Part one of a two-part series on bootlegs.
RECORD STORE TALES Part 286: Live Bootlegs
In the 1990’s, T-Rev befriended a bootlegger named Ralph. I personally purchased from Ralph a Queensryche show that I had attended (and reviewed) It was a VHS copy of the last date on the Promised Land tour in 1995. Trevor purchased live tapes from him as well. They were usually single-camera, audience filmed videos. Long before Youtube came along, it was the only way you could get videos of shows from bands you liked. Ralph charged between $15 and $20 for his bootleg videos. We even saw him at a Kiss show, covertly filming.
VHS was the common format, usually fuzzy with shitty sound. I bought a few shows from Ralph of varying quality; thankfully the Queensryche show was watchable enough. It was a single camera, and unfortunately the beginning of “Take Hold of the Flame” was cut off. Still, it was a great memento of the Promise Land tour.
A lot has changed since the 1990’s. Youtube has made great vintage concert footage easily accessible for anyone. New concert footage? Usually up later that night or the next day, unless the record labels try to take it down. Regardless, unless you are hunting for a specific show, chances are Youtube have concert footage of just about every band you like, for free. They do not have footage of the Toronto Queensryche show I saw in ’95, for example, but there are plenty of videos from that tour out there for free.
Bootleg CDs? Same deal. You can find a seemingly infinite amount of concerts online. I would never purchase a burned bootleg CD anymore. I only collect factory pressed bootleg CDs, which are still being made. They’re a lot harder to come by, because again, most people can download mp3 files from any live show you can think of, for free. If they feel like burning them to a CD they can, or just keep ‘em on the computer or iPod. Hell, way back in the late 1990’s, our own CD stores were selling burned live bootlegs. I never liked doing that but it wasn’t my choice. (We didn’t make them; we bought them in huge numbers from a customer.)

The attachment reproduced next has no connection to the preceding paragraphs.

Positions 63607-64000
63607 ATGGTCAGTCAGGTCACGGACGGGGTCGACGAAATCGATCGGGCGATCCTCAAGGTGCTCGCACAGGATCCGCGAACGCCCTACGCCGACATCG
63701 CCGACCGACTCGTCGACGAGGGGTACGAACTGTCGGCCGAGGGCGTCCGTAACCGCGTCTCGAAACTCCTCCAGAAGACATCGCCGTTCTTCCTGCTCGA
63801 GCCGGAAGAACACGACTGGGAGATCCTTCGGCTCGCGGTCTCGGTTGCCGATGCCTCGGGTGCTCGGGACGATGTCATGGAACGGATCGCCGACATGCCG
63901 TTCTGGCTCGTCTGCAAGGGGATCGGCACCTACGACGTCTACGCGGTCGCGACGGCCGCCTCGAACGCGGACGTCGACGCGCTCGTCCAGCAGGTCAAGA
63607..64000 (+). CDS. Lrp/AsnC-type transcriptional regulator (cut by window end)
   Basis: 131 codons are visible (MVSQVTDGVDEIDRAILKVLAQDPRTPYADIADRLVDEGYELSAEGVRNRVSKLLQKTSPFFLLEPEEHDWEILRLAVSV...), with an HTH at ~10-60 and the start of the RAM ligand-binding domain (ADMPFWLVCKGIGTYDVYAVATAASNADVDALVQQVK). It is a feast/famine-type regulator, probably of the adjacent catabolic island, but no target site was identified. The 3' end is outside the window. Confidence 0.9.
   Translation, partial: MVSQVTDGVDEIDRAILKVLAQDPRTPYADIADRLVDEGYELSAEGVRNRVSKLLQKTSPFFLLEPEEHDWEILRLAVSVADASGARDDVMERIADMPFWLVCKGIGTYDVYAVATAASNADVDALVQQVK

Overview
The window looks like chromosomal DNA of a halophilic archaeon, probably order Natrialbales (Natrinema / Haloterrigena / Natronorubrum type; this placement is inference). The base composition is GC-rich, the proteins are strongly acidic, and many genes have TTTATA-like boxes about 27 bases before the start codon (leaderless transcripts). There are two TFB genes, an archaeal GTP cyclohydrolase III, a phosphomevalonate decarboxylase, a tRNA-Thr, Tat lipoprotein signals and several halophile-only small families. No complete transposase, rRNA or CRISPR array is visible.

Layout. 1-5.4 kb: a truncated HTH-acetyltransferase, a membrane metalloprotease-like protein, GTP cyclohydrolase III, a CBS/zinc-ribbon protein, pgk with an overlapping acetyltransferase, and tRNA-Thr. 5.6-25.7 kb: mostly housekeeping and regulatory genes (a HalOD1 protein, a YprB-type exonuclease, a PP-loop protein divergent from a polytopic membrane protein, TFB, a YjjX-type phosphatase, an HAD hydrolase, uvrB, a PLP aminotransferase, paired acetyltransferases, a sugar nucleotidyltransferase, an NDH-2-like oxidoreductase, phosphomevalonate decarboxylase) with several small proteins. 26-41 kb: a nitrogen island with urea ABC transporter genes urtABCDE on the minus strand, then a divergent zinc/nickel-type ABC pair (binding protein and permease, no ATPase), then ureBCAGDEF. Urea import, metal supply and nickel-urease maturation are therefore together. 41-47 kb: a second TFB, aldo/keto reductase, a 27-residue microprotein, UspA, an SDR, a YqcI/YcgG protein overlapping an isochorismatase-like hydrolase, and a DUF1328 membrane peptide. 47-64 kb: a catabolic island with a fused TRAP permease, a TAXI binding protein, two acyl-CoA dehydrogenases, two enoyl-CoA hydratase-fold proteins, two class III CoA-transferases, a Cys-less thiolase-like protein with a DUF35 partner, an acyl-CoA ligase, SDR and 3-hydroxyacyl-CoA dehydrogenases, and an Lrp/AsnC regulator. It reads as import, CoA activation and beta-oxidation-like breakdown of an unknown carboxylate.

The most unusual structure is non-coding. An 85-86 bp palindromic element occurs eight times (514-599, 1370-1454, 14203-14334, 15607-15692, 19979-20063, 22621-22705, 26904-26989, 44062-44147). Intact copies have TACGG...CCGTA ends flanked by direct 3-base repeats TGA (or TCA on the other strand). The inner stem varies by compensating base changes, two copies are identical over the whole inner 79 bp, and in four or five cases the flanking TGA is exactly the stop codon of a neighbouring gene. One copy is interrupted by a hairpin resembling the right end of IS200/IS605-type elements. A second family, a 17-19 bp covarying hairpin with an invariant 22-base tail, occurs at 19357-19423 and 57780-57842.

Above is an actual CD that we sold in-store. This is one of only two times I bought a burned CD for myself. We stickered this one at $19.99, and we put a label on it that said “live import” so we didn’t have to use the word “bootleg”.
When I attended the the Toronto Musical Collectibles Record & CD Sale last week, I was pleased to find lots of new factory pressed bootleg CDs. I’m glad that industry is still alive somewhere in Europe. I was surprised to see burned bootleg CDs and DVDs for sale, still. In this day and age? There is no way I could pay anyone even $5 for a burned bootleg CD. I saw many: Tori Amos’ first album, Y Kant Tori Read, is one of the most heavily bootlegged albums in my experience, and I saw a burned copy for $5. No thanks. T-Rev found a burned copy of Kim Mitchell’s first solo EP. No thanks! If you can’t find or afford an original copy, it’s all online. Just burn, print some cover art on your Epson and you’re off to the races, right?
Ralph was still there, now selling shows on DVD. The one he was showing was still just concert footage from a single audience camera. I couldn’t have justified paying $15 for a burned DVD of that. (Some vendors were even selling bootleg Blu-rays.) Truthfully, I was very surprised. I thought something like that had little monetary value to anyone in 2014.
At least the tables and tables of burned bootleggers were easy to skip, so I could concentrate on better finds. On the drive home, Trevor and I pondered, how could Ralph stay in business? Who would pay good money for a burned CD or DVD bootleg? Times have certainly changed.
Would you pay $15 for a burned DVD bootleg of your favourite band? Under what circumstances? Or, would you save your money and just download? Leave a comment and discuss!